Where there’s a Will…


The start of a new year traditionally brings hope of a fresh start and better times. With 2024 expected to be another year of political and economic uncertainty, planning for the future and preparing for the unexpected has never been more important.

Katie Love is a Lawyer and Associate in the Private Client team at RDP Law, specialising in complex estate planning. Katie is a member of the Society of Trust and Estate Practitioners and The Association of Lifetime Lawyers.

Here, Katie explains why estate planning should be a top priority this year.

Where there’s a Will

The tumultuous nature of recent years has highlighted, for many, the importance of taking control of your affairs and planning for the future. The prospect of making a Will is not something relished by most, and it is often a topic that people are reluctant to discuss. However, putting off this vital task can be a costly and sometimes stressful oversight.

A report from The Institute of Fiscal Studies has indicated inheritances received by households over their lifetimes are set to grow in importance across subsequent generations; from an average of around 9% of lifetime household income for those born in the 1960s, to around 16% of lifetime household income for those born in the 1980s, inheritance is going to play an important role for future generations. Despite rumours of changes to inheritance tax rules in the spring budget, no changes have been announced to date.

It is a common misconception that the entirety of your estate will pass by default to the most obvious beneficiaries in your life (be it a spouse or children), but that is not always the case. The rules surrounding intestate estates (i.e. where a person has died without leaving a valid Will in place) are complex, and family members are often overwhelmed by the challenges of administering an intestate estate following the loss of a loved one. Making a Will with a suitably qualified professional ensures that your wishes are met and that your estate passes to those who you wish to benefit.

A recent report from the Society of Trust and Estate Practitioners (STEP) further highlighted the risks in using unqualified Will writers. The report cemented the importance of seeking a professional with the relevant skills and knowledge to provide bespoke and tailored advice when making a Will. Some 79% of members who responded confirmed cases where they had encountered poorly drafted Wills with errors and, worryingly, over 50% of members further reported having concerns about incompetent advice resulting in an increased tax bill.

Love and Marriage

It is particularly important to give thought to your Will planning when extended families and second marriages are relevant. Without a correctly drafted Will in place, children of the family from the first marriage could find themselves completely disinherited. Seeking advice from a specialist can safeguard against such an eventuality and provide you, and your family, with peace of mind.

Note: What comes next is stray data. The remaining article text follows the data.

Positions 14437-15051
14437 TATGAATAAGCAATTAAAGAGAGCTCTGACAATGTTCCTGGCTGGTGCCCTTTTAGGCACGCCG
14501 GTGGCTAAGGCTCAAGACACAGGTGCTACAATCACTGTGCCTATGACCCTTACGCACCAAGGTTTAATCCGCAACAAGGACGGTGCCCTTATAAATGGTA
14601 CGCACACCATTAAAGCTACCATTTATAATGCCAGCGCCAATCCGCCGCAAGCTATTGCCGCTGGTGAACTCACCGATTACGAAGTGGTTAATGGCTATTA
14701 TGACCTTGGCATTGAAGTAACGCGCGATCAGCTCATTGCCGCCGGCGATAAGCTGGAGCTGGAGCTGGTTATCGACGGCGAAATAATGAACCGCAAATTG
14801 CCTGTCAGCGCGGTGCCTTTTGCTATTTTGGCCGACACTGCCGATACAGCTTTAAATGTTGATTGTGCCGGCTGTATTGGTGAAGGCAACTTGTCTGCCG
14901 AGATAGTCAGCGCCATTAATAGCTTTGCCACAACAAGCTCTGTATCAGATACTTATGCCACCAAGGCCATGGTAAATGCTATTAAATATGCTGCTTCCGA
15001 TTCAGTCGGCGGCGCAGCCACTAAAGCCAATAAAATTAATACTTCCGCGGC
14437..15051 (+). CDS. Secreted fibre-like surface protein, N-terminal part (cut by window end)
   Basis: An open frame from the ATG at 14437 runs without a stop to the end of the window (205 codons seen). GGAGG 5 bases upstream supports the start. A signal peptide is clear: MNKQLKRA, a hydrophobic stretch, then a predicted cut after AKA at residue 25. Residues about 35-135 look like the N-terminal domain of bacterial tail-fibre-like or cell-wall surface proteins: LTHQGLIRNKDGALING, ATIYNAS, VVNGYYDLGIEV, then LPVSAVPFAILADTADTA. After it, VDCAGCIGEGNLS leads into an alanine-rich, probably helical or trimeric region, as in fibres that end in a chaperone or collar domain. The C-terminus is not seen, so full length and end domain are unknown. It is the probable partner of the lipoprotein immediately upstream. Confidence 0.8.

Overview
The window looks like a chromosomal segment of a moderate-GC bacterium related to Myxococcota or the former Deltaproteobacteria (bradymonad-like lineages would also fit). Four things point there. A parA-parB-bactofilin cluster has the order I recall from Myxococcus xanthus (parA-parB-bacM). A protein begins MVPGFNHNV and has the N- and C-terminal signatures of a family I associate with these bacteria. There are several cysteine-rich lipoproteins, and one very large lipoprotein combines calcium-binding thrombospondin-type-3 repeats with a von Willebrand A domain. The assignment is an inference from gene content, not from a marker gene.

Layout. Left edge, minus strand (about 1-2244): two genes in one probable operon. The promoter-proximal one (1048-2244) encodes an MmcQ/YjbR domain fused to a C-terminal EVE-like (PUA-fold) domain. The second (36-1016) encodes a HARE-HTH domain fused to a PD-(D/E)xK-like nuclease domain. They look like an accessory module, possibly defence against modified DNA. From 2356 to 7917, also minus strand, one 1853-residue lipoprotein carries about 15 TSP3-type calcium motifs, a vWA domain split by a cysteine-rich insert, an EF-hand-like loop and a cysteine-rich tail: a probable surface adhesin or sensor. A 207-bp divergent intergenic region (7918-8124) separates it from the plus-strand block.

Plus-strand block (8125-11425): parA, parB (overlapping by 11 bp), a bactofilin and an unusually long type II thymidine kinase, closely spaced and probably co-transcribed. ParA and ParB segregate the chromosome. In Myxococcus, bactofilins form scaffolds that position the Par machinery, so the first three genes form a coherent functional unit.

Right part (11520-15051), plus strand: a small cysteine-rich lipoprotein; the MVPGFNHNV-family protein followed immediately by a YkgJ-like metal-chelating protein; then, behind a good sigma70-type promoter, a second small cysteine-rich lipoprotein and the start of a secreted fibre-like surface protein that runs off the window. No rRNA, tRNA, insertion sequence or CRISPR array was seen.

Planning for the unplanned- Lasting Powers of Attorney

An equally important issue to consider when planning for your future is what will happen to you in the event that you lose the capacity to manage your own affairs. Contrary to popular belief, it is not the case that next of kin will automatically get a say in their loved one’s affairs if that loved one loses the ability to act for themselves. Without a registered Lasting Power of Attorney (‘LPA’) in place which nominates who you would like to appoint to act on your behalf in relation to either your financial or welfare affairs, your family could face a lengthy and expensive court process to obtain permission to manage your affairs or make health and welfare decisions on your behalf.

If you are a business owner, then putting in place a Business LPA will allow you to appoint an appropriate person or persons to make decisions for your business in the event that you were unable to do so.  This helps protect business continuity and provides you with the peace of mind of knowing that an appropriate person with the relevant knowledge and understanding, could step in an manage your business affairs. Whilst it is possible to have a single LPA appointing your attorneys to manage both your personal and business affairs, it is often the case that it is more appropriate for separate documents to be created and separate attorneys appointed to ensure that attorneys have the relevant expertise and to avoid a conflict of interest situation.

For more information regarding estate planning, or to discuss your requirements, please contact Katie Love on 01633 413500 or by email at katie.love@rdplaw.co.uk.